Dothan City Schools released two cell phone policy revisions in an apparent response to parents and students who felt the consequences outlined in the second draft were extreme.
The second draft got rid of the $25 administrative fee for second-time offenders listed in the first draft, and replaced it with a 90-day referral to PASS Academy, the district’s alternative school.
The first time a student is found using an unauthorized device during school hours, the device will be taken and held for 24 hours by a school official. A parent or guardian will be contacted and expected to pick up the device at the school’s office after a 24-hour holding period.
The third draft includes two revisions of consequences for subsequent offenses.
The first revision mandates a two-day out-of-school suspension the second time a device is confiscated, a five-day suspension the third time, and a 30-day placement in PASS Academy the fourth time. Subsequent violations will result in 90-day referral to PASS. Refusal to surrender a device during any confiscation will be considered a Class III (Code 399) offense, which is an automatic referral to 90 days in PASS Academy.
The second revision removes the two-day suspension step in the progression of offenses. Instead, students will go straight to five days of out-of-school suspension for a second offense. For any and all subsequent offenses, students will be subject to 30 days in PASS Academy.
The third draft includes a provision that would allow students to use their devices at school events. In previous drafts, that was not allowed.
It also provides clarification for devices that are accidentally left turned on by students and emit sounds while not in use. In those cases, if a device is heard, it will be considered accidental unless it occurs more than once. At that time, it will be considered a violation of the personal communication device policy.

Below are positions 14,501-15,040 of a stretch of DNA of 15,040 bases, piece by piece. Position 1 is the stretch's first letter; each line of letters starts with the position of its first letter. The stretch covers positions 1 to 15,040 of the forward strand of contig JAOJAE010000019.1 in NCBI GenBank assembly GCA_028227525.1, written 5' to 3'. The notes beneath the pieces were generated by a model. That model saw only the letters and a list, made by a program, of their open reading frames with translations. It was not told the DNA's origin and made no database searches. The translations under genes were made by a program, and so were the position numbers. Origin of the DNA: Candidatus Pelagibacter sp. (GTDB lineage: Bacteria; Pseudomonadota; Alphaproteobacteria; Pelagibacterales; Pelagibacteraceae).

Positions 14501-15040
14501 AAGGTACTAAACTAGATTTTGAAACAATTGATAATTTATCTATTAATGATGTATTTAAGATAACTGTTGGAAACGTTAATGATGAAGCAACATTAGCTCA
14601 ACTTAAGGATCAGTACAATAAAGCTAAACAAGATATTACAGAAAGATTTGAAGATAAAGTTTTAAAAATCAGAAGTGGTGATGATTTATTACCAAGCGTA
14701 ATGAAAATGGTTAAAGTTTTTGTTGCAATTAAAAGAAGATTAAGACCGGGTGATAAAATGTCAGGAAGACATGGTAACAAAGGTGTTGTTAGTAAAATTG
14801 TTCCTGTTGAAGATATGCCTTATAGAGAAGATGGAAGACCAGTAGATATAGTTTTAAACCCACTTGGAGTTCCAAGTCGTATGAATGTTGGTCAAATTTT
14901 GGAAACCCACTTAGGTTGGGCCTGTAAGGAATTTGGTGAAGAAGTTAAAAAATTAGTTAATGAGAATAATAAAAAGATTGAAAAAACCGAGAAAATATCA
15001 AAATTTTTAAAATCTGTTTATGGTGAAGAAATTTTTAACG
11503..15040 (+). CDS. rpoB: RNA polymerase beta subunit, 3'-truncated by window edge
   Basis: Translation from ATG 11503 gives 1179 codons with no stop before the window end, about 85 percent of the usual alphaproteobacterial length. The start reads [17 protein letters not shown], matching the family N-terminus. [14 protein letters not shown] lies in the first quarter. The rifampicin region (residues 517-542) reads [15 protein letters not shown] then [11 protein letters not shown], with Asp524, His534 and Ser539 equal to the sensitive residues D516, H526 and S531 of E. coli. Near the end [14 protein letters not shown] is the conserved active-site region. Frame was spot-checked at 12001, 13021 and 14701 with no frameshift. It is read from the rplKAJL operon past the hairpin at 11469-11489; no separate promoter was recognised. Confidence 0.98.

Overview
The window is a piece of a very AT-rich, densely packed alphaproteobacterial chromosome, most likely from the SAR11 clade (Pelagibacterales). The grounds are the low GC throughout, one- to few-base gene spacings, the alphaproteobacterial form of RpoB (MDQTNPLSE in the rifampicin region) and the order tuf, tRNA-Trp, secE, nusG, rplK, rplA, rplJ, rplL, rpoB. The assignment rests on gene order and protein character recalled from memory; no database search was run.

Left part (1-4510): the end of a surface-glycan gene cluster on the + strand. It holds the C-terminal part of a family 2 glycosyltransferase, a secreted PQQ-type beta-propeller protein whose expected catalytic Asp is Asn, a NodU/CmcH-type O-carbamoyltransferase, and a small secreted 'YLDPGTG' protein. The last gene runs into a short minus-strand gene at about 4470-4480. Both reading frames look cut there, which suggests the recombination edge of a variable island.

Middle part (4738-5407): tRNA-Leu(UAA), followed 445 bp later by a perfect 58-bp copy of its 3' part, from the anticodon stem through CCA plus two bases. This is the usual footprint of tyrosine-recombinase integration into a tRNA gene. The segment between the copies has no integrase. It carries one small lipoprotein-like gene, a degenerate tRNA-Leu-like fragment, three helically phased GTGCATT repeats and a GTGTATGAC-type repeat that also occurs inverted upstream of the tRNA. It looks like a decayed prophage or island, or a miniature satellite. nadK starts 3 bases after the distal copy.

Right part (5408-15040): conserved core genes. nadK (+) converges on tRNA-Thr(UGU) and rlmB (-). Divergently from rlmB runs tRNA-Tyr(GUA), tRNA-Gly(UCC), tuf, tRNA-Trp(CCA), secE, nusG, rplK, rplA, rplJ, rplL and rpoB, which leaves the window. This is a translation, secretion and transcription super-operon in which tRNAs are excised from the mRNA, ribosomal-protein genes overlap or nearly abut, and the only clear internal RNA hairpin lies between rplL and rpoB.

Scott Faulk, chairperson of the policy committee, said the committee listened to stakeholders’ concerns at several community meetings he hosted to solicit feedback. He said the No. 1 concern he heard was that the 90-day PASS Academy consequence for the second offense was too harsh.
“What we really want the public and the community to understand is that we believe education is more important than your child being able to use their cell phones,” Faulk said. “We don’t want students coming to the schools to have any barriers in learning – coming from other students or themselves.”
Kayden Martin, an incoming ninth grade student at Dothan Preparatory Academy, said she still feels the penalties in the third draft revisions are excessive.
“I don’t really agree with the punishments because, in the real world, people are able to have their cell phones at all times. We need to learn self-control,” she said.
When a student is serving time in PASS, he or she is not allowed to participate in clubs or extracurricular activities at the school where they were previously enrolled. If they are sentenced to PASS in one semester and involved in a sports team that is active in the following season, a coach can decide whether they are allowed to participate.
Faulk said he plans to bring all three drafts in front of the board for consideration at its next work session on Aug. 15 at Beverlye Intermediate School at 2 p.m.